- Use subqueries
A subquery is a query that is contained or nested within another query. The idea is to use the outcome of one query within the execution of another query. It is analogous to asking a question of the results you have after answering another question, i.e., a multi-part question. A plain English example of a subquery would be “show me all employees who have been with the company more than ten years and then show me those who live in the state of Michigan.”
The actual use of a subquery requires a basic knowledge of SQL (Structured Query Language). In essence, SQL is programming code and quite technical. Structured Query Language (SQL) is a database language designed for managing data held in a relational database management system. SQL was initially developed by IBM in the early 1970s (Date 1986). The initial version, called SEQUEL (Structured English Query Language), was designed to manipulate and retrieve data stored in IBM’s quasi-relational database management system, System R. Then in the late 1970s, Relational Software Inc., which is now Oracle Corporation, introduced the first commercially available implementation of SQL, Oracle V2 for VAX computers.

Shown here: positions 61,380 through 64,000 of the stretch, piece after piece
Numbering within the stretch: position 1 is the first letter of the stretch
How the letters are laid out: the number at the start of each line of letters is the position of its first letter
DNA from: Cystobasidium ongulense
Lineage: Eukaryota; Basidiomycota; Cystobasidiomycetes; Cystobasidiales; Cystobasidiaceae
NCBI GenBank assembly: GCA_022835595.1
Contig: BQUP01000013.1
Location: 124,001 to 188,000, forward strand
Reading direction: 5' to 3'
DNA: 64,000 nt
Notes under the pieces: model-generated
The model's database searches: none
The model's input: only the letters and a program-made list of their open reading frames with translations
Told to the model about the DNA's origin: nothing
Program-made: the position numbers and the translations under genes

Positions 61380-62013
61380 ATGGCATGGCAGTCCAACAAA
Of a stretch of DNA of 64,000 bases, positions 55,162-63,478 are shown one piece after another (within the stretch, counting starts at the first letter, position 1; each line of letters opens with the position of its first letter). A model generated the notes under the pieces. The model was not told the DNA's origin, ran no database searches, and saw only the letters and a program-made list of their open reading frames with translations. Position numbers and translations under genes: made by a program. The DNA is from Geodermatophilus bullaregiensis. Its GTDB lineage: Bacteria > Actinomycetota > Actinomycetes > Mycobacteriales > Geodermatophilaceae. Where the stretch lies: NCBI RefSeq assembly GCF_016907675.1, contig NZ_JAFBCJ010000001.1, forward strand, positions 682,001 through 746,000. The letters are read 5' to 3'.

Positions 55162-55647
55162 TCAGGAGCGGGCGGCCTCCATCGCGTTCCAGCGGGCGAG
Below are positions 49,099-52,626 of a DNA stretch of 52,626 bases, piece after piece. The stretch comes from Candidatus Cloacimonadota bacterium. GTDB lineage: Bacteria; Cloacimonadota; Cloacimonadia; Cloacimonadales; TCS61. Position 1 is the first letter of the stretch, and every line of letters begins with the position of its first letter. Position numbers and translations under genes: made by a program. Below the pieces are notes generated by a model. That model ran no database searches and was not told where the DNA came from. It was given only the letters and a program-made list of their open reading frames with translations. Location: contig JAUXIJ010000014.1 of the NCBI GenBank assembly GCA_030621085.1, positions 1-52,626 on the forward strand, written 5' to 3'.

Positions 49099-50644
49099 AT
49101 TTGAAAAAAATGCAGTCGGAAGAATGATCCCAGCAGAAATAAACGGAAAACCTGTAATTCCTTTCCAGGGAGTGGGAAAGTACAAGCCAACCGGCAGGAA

Many of the currently available relational DBMSs, such as Oracle Database, Microsoft SQL Server, MySQL, IBM DB2, IBM Informix and Microsoft Access, use SQL. Here is an example of the SQL language being used to create a database table:
USE SW CREATE TABLE PROJECT ( ProjectID Int NOT NULL IDENTITY (1000,100), ProjectName Char(50) NOT NULL, Department Char(35) NOT NULL, MaxHours Numeric(8,2) NOT NULL DEFAULT 100, StartDate DateTime NULL, EndDate DateTime NULL, CONSTRAINT ASSIGNMENT_PK PRIMARY KEY(ProjectID) );
Here’s an example of a subquery In Access using the Query Wizard in Design View (the subquery is written in SQL at the bottom of the third column):
- Practice Question. Authored by: Robert Danielson. Provided by: Lumen Learning. License: CC BY: Attribution
- SQL Structured Query Language. Authored by: Adrienne Watt and Nelson Eng. Provided by: BCcampus. Located at: https://opentextbc.ca/dbdesign01/chapter/sql-structured-query-language/. License: CC BY: Attribution